Section 47 of the Civil Code provides in part: "A privileged publication is one made--1. In the proper discharge of an official duty. 2. In any (1) legislative or (2) judicial proceeding, or (3) in any other official proceeding authorized by law. ..." Plaintiffs contend that by the use of the preposition "in," used in any legislative proceeding, the Legislature clearly contemplated that the privilege extends [138 Cal. App. 2d 310] only to statements which are a part of an official proceeding; that it was the legislative intent that the privilege should extend, not to every remark made by a member of an official body at a meeting thereof, but only to statements which have some relation to the matters under official consideration. They contend that this absolute privilege is qualified to this extent and cite 16 Cal.Jur. page 66, section 37, which cites Carpenter v. Ashley, 148 Cal. 422 [83 P. 444, 7 Ann.Cas. 601]; and Gosewisch v. Doran, 161 Cal. 511 [119 P. 656, Ann. Cas. 1913D 442], as supporting that statement.

In Irwin v. Newby, 102 Cal. App. 110 [282 P. 810, 283 P. 370] (hearing denied by the Supreme Court) the court went further and held that the privilege was absolute and explained and distinguished the rule announced in Carpenter v. Ashley, supra. In the Irwin case the court placed the burden on the plaintiff to both plead and prove that "in contemplation of law the publication was not in fact made in a judicial proceeding although made in court." [1] As will be noticed, in the instant proceeding, plaintiffs specifically alleged that the claimed utterances were made by defendant as a member of the city council, at a regular meeting of its members. Although plaintiffs did allege that these statements were false and untrue, nowhere in the complaint did they allege that they were unprivileged nor did they recite any facts which would indicate that they were unprivileged. The facts recited rather indicate that they were privileged. Since plaintiffs proceeded to trial on such a complaint and announced that the complaint could not be otherwise amended, the complaint did not state a cause of action against defendant under the circumstances pleaded and the judgment was proper.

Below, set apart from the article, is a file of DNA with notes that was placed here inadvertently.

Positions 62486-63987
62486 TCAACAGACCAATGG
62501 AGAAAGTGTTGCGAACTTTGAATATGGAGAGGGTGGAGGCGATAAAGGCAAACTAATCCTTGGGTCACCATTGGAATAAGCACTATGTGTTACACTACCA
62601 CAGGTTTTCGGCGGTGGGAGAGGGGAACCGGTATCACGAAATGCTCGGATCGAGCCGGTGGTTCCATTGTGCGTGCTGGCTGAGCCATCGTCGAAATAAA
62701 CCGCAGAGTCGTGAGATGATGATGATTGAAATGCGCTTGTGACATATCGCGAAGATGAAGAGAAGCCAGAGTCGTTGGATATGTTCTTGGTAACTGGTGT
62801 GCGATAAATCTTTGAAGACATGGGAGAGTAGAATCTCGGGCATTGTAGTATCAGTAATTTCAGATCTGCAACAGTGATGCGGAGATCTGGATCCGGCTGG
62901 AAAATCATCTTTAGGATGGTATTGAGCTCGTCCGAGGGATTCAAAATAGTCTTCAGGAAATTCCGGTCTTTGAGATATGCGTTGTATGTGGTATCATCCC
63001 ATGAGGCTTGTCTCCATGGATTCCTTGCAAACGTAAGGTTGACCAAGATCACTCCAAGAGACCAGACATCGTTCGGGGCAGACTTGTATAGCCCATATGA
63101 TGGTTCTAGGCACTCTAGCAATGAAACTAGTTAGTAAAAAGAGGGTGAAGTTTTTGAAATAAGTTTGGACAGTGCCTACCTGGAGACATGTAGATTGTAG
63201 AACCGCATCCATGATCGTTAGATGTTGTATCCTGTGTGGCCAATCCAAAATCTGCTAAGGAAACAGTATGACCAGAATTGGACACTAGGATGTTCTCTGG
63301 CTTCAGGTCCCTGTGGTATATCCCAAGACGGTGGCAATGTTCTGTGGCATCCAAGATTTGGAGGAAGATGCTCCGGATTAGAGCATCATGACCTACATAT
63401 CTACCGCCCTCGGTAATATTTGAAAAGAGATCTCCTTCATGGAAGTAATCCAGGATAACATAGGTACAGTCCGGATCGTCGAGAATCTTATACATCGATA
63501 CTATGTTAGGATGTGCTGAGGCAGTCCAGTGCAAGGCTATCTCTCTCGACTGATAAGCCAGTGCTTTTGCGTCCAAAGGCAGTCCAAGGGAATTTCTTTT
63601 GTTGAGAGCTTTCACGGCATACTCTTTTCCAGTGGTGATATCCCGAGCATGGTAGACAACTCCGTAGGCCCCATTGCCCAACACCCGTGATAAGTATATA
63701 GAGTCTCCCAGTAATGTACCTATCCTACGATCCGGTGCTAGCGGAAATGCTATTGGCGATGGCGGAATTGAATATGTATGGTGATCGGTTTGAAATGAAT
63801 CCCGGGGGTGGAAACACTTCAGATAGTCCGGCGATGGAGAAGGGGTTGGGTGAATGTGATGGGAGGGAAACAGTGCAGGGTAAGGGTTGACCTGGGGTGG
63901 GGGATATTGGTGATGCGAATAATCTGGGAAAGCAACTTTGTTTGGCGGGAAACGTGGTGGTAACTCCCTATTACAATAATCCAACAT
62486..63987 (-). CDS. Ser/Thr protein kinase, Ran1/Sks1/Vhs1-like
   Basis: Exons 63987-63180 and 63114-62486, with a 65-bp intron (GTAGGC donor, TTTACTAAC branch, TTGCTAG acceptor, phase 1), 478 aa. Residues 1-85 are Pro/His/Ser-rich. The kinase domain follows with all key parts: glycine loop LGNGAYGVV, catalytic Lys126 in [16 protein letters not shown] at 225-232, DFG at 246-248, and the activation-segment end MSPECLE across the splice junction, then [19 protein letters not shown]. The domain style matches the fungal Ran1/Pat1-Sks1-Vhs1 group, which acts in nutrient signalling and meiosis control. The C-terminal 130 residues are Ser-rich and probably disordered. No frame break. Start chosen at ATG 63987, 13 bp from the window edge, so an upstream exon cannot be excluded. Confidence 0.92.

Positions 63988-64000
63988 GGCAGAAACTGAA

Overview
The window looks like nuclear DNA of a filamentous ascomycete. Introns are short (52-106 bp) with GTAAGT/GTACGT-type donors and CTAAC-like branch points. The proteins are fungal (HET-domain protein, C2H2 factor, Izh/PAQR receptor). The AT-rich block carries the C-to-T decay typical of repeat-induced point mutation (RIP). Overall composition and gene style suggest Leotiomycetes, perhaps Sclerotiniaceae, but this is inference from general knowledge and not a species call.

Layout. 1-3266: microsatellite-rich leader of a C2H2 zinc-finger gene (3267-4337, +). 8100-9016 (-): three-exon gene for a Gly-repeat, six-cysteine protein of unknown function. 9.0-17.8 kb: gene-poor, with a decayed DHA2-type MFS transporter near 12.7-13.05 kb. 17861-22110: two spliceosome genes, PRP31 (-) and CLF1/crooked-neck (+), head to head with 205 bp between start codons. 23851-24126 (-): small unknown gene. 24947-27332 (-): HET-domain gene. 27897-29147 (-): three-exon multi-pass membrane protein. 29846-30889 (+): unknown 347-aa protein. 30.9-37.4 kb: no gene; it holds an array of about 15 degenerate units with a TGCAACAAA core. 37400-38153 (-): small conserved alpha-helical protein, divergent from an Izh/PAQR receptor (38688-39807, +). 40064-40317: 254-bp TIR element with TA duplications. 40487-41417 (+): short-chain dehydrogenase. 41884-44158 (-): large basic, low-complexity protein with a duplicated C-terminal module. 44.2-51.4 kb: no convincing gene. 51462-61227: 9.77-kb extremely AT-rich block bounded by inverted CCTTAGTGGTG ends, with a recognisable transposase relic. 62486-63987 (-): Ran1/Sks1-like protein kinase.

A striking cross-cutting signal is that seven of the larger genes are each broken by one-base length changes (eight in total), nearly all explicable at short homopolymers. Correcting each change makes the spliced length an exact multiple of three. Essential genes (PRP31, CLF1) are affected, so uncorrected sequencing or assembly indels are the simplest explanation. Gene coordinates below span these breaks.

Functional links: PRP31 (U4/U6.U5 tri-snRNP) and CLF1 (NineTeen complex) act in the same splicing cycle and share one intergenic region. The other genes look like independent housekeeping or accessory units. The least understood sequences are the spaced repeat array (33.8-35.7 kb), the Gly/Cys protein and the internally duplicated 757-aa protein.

As will be noted, in section 46 of the Civil Code (slander, what constitutes), slander is defined as "a false and unprivileged publication ..."

In Irwin v. Newby, supra, at page 116, it is said:

"If a complaint pleads facts which show the publication was made in a judicial proceeding it does not state a cause of action unless it goes further and pleads other facts which show that in contemplation of law the publication was not in fact made in a judicial proceeding although made in court." And at page 113: "... it follows that the matter was privileged unless the matter was such as to come within the claimed exception to the privilege granted by Civil Code, section 47, subdivision 2. It was, therefore, incumbent upon appellant herein to go still further with allegations of fact [138 Cal. App. 2d 311] in his complaint in order to show that the matter was not privileged."

[2] Plaintiffs' final contention that a stranger to the controversy or subject matter lifts the immunity provided by section 47, subdivision 2 of the Civil Code from the maker of alleged defamatory statements, is without merit since the allegations of the complaint fail to make any specific reference whatsoever indicating that plaintiffs were "strangers" to both the controversy and subject matter of the discussion before the city council.

Judgment affirmed.

Barnard, P. J., and Mussell, J., concurred.